I can’t imagine the Nationals having sellout-size crowds all season. There’s no way the novelty won’t wear out by July or so. Don’t you think? And when I go the first time, if the place is unbearable with a large crowd and those large crowds somehow persist late into the season, then I won’t go back until 2009. It’s not like I’ve already made plans for my whole season. I’ll just see what happens.


    Super Mario Bros. eh?

    Do you know the trick in one of the early levels? You can get some secret level or something.

  12. Zack

    That’s right up there with the strangest baseball dreams I’ve ever had…mixing people and stadiums and balls. Good stuff, though. The guy on eBay just copied the text off the back of the book, which was written after the 1998 season.


    It’s hard to say. Maybe you can do a little research and find the attendance numbers for other recently built ballparks with crappy home teams. I mean, did PNC sell out its entire first year? How about Cincinnati? How about Arlington? Get on it! :-)


    I’m embarrassed to admit that I know all the tricks on all the levels. At least I think I do. I assume you’re talking about getting to the “minus world” toward the end of 1-2? Yeah, that’s some weird stuff.


    i just bought the how to snag book off ebay for 100 dollars. yes i am crazy. i showed it to my dad and it was the first time it was put on ebay and he just hit “purchase now” and surprised me


    Yeah, good idea about the research. Here’s some statistical analysis:


    Great American Ballpark opened before the 2003 season. In 2002 (Cinergy’s final year), the Reds went 78-84 and had an average per-game attendance of 22,913

    (43.3% capacity). In 2003, the Reds’ attendance increased to 29,077 per game (69.1% capacity). In 2004, attendance stayed roughly the same, at 28,237 per game.


    PNC Park opened in 2001 after the Pirates went 69-93 and averaged 21,591 fans per game (45.0% of Three Rivers Stadium’s capacity) in 2000. In 2001, PNC’s average attendance was 30,834 (80.0% capacity). In PNC’s second season, attendance decreased to 23,148 (60.1% capacity)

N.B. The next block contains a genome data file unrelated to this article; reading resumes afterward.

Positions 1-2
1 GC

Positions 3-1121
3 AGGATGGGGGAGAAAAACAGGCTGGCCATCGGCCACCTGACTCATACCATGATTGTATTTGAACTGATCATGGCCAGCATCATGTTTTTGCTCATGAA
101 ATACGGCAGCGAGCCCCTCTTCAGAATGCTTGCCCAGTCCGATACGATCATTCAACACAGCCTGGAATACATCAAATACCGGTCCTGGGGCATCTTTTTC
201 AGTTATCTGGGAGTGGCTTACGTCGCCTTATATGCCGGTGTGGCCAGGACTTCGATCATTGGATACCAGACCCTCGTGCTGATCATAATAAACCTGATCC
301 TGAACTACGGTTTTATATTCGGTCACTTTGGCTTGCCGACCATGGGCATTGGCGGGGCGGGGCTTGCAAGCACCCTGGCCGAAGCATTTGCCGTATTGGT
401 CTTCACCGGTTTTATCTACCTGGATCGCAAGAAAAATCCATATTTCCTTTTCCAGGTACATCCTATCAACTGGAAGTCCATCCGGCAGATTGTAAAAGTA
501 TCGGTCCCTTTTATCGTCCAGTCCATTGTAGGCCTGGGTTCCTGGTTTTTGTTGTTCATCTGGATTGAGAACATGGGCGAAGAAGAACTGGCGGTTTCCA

The Brewers went 73-89 in 2000, their last season at County Stadium, with an average attendance of just 19,427 (36.5% capacity). In the first year of Miller Park, the Brewers averaged 34,704 fans per game (82.2% capacity). In its second year, attendance dropped to 24,317 per game.


    Comerica Park opened for the 2000 season. The Tigers had gone 79-83, 65-97, and 69-92 the previous three years respectively. In 1999, the team’s average attendance was 25,174 at Tiger Stadium. In 2000, that increased to 30,106 at Comerica.


    The Rangers had been a pretty good team when they built their new stadium, going 86-76 in 1993. Therefore, this isn’t really a relevant example (the Nationals were 73-89 last year).

    There’s no denying that a new stadium does produce an initial attendance surge for bad teams, but none of these examples show sellouts prevailing in the first year. In fact, among these examples, the highest attendance relative to capacity in the first year of a new stadium is less than 85%.

    So here are the jumps in attendances in the first years of new ballparks:

    REDS: 22,913–>29,077 (26.9% increase)

    PIRATES: 21,591–>30,834 (42.8% increase)

    BREWERS: 19,427–>34,704 (78.6% increase)

    TIGERS: 25,174–>30,106 (19.6% increase)

    The average of these percent increases is 42.0. The Nationals averaged 24,217 fans per game last year (and that’s probably somewhat inflated). If a similar trend that occurred in the openings of the above four new ballparks persists with the Nationals’ new stadium, their projected average attendance next year will be 34,388. Although that seems like a lot of fans, it’s nowhere near a sellout in a stadium that has a projected capacity of 41,222. And if you factor in the likelihood that the first two weeks of games there will have an average attendance of 40,000 or so, maybe you lower the average attendance for the rest of the season to about 32,000. Definitely not unbearable snagging conditions.